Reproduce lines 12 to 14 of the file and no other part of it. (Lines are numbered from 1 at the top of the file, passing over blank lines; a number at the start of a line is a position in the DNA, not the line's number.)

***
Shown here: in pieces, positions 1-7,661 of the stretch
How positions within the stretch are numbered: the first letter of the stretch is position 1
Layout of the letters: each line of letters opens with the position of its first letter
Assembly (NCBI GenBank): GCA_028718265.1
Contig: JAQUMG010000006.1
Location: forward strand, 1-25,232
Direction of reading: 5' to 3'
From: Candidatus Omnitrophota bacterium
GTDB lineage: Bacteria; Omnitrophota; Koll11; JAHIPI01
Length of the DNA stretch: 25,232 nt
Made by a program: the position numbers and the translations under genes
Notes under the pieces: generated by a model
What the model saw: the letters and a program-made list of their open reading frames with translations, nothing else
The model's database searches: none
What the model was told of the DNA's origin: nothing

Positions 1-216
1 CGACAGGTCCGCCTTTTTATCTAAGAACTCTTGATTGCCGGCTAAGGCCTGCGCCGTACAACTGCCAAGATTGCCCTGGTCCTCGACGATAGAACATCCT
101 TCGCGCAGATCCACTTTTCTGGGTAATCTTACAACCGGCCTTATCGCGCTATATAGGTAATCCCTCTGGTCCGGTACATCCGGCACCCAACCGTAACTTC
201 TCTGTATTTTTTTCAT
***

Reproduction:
Notes under the pieces: generated by a model
What the model saw: the letters and a program-made list of their open reading frames with translations, nothing else
The model's database searches: none